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Gold Mining Company Actually Trafficking Cocaine: Authorities

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Peru's Sanchez-Paredes family has apparently drifted away from its core business.

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MINYANVILLE ORIGINAL Yesterday, US authorities announced the seizure of more than $31 million, allegedly "connected to an international money laundering scheme run by a drug trafficking organization operated by members of the Sanchez-Paredes family."

The money was held in nine American banks, including Bank of America (NYSE:BAC), Wells Fargo (NYSE:WFC), and JPMorgan Chase (NYSE:JPM), none of which have been charged with any wrongdoing. Additional funds in three Peruvian bank accounts have also been frozen.

Peruvian law enforcement authorities say the Sanchez-Paredes DTO (Drug Trafficking Organization) is "unable to prove the legal origin" of at least $52 million in revenues supposedly generated by their portfolio of companies.

You may not have heard of the Sanchez-Paredes family, but they own two large gold mining concerns that have, apparently, drifted away from their core businesses.

From the US Attorney's Office for the Southern District of New York:

For example, the Sanchez-Paredes DTO owns two mining companies, CIA Minera Aurifera Santa Rosa SA ("Comarsa"), and CIA Minera San Simon ("San Simon"), which purport to be in the business of mining gold, but are believed to be in the business of producing cocaine. In March 2007, Peruvian authorities seized approximately 125 tons of calcium oxide, a chemical used to both mine gold and produce cocaine, that were later identified as having been purchased by Comarsa and San Simon.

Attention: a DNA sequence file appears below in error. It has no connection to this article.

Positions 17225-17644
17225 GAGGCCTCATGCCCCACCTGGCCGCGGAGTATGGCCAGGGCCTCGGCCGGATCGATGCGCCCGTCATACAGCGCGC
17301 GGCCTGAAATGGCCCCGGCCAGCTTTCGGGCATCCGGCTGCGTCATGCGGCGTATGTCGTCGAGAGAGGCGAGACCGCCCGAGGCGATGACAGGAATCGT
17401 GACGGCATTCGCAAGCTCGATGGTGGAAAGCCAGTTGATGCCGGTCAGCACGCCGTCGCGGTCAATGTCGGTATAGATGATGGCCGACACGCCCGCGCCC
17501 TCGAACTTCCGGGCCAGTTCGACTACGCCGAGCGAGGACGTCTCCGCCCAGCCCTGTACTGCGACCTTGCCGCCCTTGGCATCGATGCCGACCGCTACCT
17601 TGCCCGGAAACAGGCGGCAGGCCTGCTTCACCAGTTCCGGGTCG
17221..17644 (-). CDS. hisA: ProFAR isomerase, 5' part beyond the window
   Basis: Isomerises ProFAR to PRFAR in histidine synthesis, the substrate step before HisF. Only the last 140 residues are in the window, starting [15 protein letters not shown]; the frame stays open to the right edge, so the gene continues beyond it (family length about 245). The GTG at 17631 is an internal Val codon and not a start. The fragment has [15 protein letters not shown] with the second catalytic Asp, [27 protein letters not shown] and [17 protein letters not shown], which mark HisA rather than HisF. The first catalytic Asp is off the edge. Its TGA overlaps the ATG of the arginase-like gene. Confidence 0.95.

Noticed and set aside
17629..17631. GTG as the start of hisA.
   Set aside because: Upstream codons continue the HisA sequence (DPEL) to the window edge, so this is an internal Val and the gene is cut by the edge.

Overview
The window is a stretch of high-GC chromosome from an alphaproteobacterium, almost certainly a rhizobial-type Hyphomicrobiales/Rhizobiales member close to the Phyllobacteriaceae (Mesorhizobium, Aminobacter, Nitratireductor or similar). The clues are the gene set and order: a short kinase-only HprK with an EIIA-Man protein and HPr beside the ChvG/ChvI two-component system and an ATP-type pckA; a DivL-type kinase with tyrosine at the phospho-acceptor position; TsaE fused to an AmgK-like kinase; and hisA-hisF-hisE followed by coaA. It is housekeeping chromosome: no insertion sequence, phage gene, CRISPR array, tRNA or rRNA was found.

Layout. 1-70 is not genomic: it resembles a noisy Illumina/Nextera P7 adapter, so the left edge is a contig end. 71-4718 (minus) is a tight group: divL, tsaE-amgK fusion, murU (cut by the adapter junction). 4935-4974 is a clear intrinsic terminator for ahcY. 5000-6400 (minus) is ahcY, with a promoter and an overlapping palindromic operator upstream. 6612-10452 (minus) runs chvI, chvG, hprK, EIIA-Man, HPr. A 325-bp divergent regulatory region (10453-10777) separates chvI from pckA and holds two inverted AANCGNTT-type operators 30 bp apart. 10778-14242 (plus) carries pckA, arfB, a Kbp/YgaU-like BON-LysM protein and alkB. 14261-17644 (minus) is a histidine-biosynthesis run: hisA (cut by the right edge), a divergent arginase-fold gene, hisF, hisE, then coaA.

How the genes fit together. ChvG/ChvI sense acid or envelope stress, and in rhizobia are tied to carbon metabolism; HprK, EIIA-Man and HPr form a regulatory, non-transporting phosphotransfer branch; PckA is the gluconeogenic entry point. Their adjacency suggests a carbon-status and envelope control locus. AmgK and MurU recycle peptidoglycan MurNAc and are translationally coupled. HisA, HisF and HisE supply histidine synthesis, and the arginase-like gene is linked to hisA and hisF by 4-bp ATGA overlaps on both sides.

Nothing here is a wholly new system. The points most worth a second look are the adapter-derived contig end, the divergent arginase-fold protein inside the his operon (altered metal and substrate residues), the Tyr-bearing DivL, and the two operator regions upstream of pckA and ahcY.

But what's really interesting is how investigators connected the dots:

Comarsa's mining records show that on numerous occasions, the amount of calcium oxide it used did not correspond with the amounts needed to process gold. This suggests that Comarsa is not actually involved in the business of mining gold, but rather in the business of producing cocaine. Other companies managed by the Sanchez-Paredes DTO appear to be nothing more than shell companies, created for the sole purpose of laundering drug money.

Naturally, those on the receiving end of the charges maintain the multiple decades-long investigations carried out by a plethora of international agencies is all be one gigantic mix-up.

"It seems like there was a misunderstanding by the US attorney," a Comarsa executive told Reuters. "We are complaining about this."

A Family Legacy

According to officials, the Sanchez-Paredes family has been under investigation by the Peruvian National Prosecutor's Office since 1981, with a criminal complaint, now pending, finally filed in 2010. After "at least two members of the Sanchez-Paredes family, both of whom were in the business of supplying cocaine to drug cartels in Colombia and Mexico, were assassinated in the late 1980s and early 1990s as a result of their involvement in international narcotics trafficking," their "sons and siblings have carried on their narcotics trafficking activities," say officials.

It appears that these activities were -- and are -- quite the poorly-kept secret. And, as one Peru-based mining analyst and blogger who goes by the nom de plume "Otto Rock" told me in an email, it's "hardly new news."
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